During my productive years, I belonged to a prestigious international organization of police executives.
Each year, we would gather in some ostentatious ballroom, dressed in our finery, and listen to umpteen boring speeches, all while waiting patiently for the annual Grand Award to be bestowed on someone in the association’s upper strata – a well-deserved accolade, plaque, and applause – that commemorated some important contribution or another.
Six Martinis deep into the evening, I would invariably wait until the exact second the honoree’s name was called – then theatrically rise from my chair, drawing the attention of everyone in the room, as though a do-nothing like me were receiving the Big Prize – a yearly jape that resulted in the howls of my equally drunk tablemates – and the headshaking annoyance of those who take these things oh-so-seriously.
It never got old. For me, anyway. . .
Why would anyone do that?
Because I’m an asshole – and pretentious pomp and circumstance always bore me to tears.
I share this because the much-anticipated Halifax area “Awards Season” is upon us and, once again, your intrepid scribe failed to make the cut. . .
Yep. Snubbed again by the ‘powers that be’ who select the winners and losers in our community.
I’m joking, of course.
But at least I am in good company.
I know many committed civic activists, volunteers, helpers, behind-the-scenes problem solvers and unsung heroes whose good efforts go unnoticed and underappreciated time-and-again – all while the same last names are repeatedly rewarded by their “Rich & Powerful” peers.
I get it.
And I am not diminishing the philanthropic work of those who continually receive these tributes – without the financial largesse of our local donor class we would truly be in a fix – but just once I would like to see those nameless community servants who give so much of themselves, while expecting nothing in return, receive the recognition they so richly deserve.
Giving credit where credit is due, this year there were some bright spots on the “virtual” awards circuit (which, I guess, involves getting dressed in an expensive suit, decorating your living room in gaudy drapery, overcooking a frozen Chicken Cordon Bleu, and watching the festivities on Zoom?)
For instance, I was happy to see that the Daytona Beach Regional Chamber of Commerce bestowed the celebrated “Grand High Exalted Mystic Ruler J. Hyatt Brown Enterprise Award” to those healthcare professionals from our region who have so heroically held the line in the fight against COVID-19.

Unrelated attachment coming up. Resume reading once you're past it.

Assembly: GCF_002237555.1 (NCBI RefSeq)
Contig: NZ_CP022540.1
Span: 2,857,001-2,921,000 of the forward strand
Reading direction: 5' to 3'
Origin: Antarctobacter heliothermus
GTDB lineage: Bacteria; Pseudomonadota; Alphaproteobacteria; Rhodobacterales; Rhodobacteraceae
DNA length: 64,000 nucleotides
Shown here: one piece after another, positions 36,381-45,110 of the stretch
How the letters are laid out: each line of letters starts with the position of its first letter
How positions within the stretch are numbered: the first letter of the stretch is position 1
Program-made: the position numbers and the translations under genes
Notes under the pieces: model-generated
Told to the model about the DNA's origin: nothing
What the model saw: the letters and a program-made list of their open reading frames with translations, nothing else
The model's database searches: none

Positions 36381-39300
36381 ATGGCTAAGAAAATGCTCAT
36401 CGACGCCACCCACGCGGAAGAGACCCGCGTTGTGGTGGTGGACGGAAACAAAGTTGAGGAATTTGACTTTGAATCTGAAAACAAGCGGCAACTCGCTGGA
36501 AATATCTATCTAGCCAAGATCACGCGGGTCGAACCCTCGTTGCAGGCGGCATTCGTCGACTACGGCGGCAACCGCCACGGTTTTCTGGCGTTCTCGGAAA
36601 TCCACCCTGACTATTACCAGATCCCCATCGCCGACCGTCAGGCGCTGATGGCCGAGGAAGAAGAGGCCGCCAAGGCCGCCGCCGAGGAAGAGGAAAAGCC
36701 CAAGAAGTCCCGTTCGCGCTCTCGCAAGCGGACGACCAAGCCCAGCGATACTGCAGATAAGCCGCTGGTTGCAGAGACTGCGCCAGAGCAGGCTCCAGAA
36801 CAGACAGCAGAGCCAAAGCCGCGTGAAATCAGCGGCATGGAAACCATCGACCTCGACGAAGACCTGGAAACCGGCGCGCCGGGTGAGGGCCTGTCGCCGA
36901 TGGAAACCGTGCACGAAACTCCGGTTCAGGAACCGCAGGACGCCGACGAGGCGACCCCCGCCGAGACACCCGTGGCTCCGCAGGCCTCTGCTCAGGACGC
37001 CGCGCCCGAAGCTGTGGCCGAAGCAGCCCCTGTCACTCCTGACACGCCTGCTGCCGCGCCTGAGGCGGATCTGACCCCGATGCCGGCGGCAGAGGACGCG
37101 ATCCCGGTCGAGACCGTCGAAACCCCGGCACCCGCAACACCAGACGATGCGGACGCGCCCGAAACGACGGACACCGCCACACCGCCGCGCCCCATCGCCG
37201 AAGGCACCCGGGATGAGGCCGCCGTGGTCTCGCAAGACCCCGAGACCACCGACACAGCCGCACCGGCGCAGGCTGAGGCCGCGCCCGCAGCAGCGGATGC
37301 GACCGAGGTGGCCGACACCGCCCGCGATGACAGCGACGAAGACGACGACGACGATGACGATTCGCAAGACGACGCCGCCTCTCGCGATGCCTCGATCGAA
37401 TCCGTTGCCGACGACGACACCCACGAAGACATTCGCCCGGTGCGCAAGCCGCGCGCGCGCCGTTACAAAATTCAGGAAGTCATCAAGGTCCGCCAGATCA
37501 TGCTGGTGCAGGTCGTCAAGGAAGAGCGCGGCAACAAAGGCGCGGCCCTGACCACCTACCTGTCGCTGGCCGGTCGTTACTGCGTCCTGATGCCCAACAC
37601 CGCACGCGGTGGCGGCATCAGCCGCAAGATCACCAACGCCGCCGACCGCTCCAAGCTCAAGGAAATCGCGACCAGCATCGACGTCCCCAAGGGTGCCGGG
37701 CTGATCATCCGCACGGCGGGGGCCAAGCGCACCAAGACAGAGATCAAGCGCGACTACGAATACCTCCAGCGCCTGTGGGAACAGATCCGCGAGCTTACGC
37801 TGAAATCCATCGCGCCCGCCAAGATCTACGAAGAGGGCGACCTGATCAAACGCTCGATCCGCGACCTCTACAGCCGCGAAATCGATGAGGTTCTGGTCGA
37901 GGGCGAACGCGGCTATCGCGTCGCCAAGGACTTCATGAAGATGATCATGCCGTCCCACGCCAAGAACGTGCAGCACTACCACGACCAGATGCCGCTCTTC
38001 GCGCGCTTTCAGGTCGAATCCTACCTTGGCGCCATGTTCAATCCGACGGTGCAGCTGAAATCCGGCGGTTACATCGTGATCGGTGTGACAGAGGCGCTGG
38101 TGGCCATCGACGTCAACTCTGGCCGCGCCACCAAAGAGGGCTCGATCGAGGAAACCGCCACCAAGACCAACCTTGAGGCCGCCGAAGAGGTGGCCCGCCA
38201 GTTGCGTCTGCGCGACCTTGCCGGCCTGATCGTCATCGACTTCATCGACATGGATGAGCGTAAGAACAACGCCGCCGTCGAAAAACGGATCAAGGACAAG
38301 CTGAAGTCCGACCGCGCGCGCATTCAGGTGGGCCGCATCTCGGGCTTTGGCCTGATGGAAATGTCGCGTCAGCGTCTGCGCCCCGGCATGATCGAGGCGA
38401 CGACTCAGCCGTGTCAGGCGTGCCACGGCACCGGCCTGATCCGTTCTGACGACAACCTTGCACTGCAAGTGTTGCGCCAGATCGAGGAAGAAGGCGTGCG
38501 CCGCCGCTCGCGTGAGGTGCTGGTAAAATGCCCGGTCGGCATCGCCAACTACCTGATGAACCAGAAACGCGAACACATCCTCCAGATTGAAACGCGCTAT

In addition, the Chamber’s “Glenn Ritchey Community Service Award” rightfully went to philanthropist and tireless advocate for our hungry and homeless, Forough Hosseini, Founder and Chair of Food Brings Hope.
An appropriate recognition for Mrs. Hosseini, whose charitable efforts and leadership helped Hope Place become such a resounding success in service to homeless families in Volusia County.
Then, things took an unfortunate turn.
This week it was announced that the Community Foundation of Volusia/Flagler has posthumously honored civil rights leader and founder of Bethune-Cookman University Dr. Mary Mcleod Bethune – a most deserving recognition for this inspirational community leader and visionary educator whose foundational work continues to change the lives of others.
Oddly, the Community Foundation – the fundraising arm of the United Way of Volusia-Flagler Counties – also announced that Dr. Bethune’s beloved memory will share the 29th annual Herbert M. Davidson Memorial Award with Joe Petrock, a local civic dandy who has led the Halifax Health Foundation for two-decades.
Look, I’m not knocking Mr. Petrock’s significant contributions – but, in my view, Dr. Bethune’s legacy stands alone – a heritage of courageous service that demands independent recognition.
In 2014, Mr. Petrock and his wife bequeathed $1 million to Bethune-Cookman University, apparently for expanded health-related academic programs at the university and expanded services in Daytona’s Midtown community.
The following year, he was appointed Chairman of BC-U’s Board of Trustees.
I haven’t always been kind to Mr. Petrock in this space – frankly, I was put off by his “I have done nothing wrong” departure from the board amidst a raging financial and academic conflagration that resulted in crippling lawsuits and claims of corruption against former B-CU president Dr. Edison O. Jackson – a horrific period of failed leadership and abject greed that saw this historical community asset brought to its knees.
“I was just a member of the board. We weren’t given all the information,” Petrock repeatedly explained as he fled the scene.
Trust me. Mr. Petrock was not alone.
The list of our area ‘movers-n-shakers’ who failed to maintain a fiduciary overwatch on the University’s finances is long and distinguished. . .
In my opinion, the Community Foundation has diminished Dr. Bethune’s significant and historic contributions by relegating her memory to “co-recipient” status.
That doesn’t sit right with me – and it needs to be corrected.
In my view, Dr. Bethune’s monumental legacy is sui generis – it stands alone on the international stage.
As our state and nation prepare to welcome Dr. Bethune’s sculpture to the U.S. Capitol’s National Statuary Hall, memorializing her legendary pursuit of justice, equality, and educational opportunities for all – honoring one woman’s visionary dream that has had such a significant and indelible impact on our nation – I believe she deserves better.
The Matriarch of our community should not be required to share the spotlight with anyone.